And that is why Leo's brain, like that of many cavaliers, protrudes down into his spine, causing syrinxes - fluid pockets - to form in the spinal column, causing syringomyelia, which for humans, is among the most painful medical conditions. Leo is on human neurological painkillers for life because no approved drug exists in the vet world to deal with it.
All of this directly affects the families that buy the vast majority of purebred puppies, who shell out millions on vet bills and may watch the decline of cherished pets to diseases that in many cases could be entirely prevented by better breeding practice and appropriate health testing of breeding stock.
But this might mean a slower route to the show ring ribbons, and certainly means more expense for breeders, who - despite having health protocols in many breeds - regularly choose to ignore them. The UK CKCS Club, for example, has chosen over the years to disregard their own cardiologist advisor's advice. He recently noted that lack of stricter heart testing requirements has meant the club has seen no improvement in heart disease rates in a decade. The Irish club similarly has no such requirement. Yet research shows clearly that dogs from parents who remain heart clear into later life are 20 times less likely to themselves suffer from early heart disease.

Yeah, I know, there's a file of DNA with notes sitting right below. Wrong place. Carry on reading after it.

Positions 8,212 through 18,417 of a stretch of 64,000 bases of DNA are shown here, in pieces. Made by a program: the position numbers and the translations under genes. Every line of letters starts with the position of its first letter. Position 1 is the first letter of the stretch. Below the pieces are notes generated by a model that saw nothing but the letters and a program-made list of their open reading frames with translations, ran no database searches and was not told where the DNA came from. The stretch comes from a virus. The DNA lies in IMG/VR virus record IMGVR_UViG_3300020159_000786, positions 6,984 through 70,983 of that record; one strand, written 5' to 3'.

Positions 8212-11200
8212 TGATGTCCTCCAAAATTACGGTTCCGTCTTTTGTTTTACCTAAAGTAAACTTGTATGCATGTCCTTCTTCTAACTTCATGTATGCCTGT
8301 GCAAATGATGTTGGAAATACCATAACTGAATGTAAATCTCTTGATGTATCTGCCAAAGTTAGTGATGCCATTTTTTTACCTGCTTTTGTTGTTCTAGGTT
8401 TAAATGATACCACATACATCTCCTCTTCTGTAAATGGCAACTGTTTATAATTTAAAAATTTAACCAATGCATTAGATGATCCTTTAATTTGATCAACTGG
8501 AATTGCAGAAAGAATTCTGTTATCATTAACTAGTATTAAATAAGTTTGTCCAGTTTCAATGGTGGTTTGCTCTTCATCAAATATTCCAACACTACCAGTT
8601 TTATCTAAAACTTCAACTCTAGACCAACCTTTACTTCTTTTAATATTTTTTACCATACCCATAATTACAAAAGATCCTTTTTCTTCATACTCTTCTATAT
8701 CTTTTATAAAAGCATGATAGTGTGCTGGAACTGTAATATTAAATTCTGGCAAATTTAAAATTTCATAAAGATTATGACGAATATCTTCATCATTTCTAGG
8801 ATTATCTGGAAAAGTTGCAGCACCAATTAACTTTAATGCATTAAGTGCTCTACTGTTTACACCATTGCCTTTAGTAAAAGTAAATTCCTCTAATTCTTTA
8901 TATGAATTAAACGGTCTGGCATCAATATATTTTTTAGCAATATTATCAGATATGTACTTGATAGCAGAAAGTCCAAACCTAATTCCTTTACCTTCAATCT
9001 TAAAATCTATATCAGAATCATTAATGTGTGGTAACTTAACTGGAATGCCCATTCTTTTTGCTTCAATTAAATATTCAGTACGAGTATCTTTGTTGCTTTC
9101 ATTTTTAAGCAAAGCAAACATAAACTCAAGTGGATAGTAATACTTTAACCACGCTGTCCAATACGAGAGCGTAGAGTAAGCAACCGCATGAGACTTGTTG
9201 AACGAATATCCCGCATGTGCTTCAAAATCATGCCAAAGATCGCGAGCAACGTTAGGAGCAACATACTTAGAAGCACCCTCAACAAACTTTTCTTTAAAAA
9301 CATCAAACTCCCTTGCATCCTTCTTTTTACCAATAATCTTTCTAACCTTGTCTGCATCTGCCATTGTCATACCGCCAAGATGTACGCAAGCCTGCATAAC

Breed clubs here, and their parent Irish Kennel Club, must begin to responsibly address this ugly carnival of pain and suffering. First off, IKC registration must be made a valued badge of health for every puppy that carries it. Each breed club should draw up a list of required tests for known breed genetic ailments affecting their breed, and the IKC should refuse registration for litters of puppies whose parents have not been tested to standard within a relevant period of time.
Impossible to implement? Not at all. This is exactly what the Swedish cavalier club does to enforce heart testing. Cavaliers must test murmur-free within eight months of being bred or the puppies do not receive full club registration.
The Government must take a responsible role, too, not least because Ireland, shamefully, remains the puppy farm capital of Europe, exporting thousands of poorly-bred, shabbily-farmed puppies via a multi-million euro black market. The Department of the Environment needs to implement its long overdue, long promised regulations to control puppy farming, while the Department of Agriculture must incorporate ethical breeding practices in its proposed animal welfare bill, expected in the next Dáil session.
As Pedigree Dogs Exposedmade horrifically clear, animal welfare is more than an owner cruelty issue.
As Dr Rusbridge told the BBC: "If you took a stick and beat a dog to create that pain, you'd be prosecuted. But there's nothing to stop you breeding a dog with it."
Karlin Lillington is anIrish Times journalist. She has a website - www.smcavalier.com
- devoted to the issues explored in this article
© 2008 The Irish Times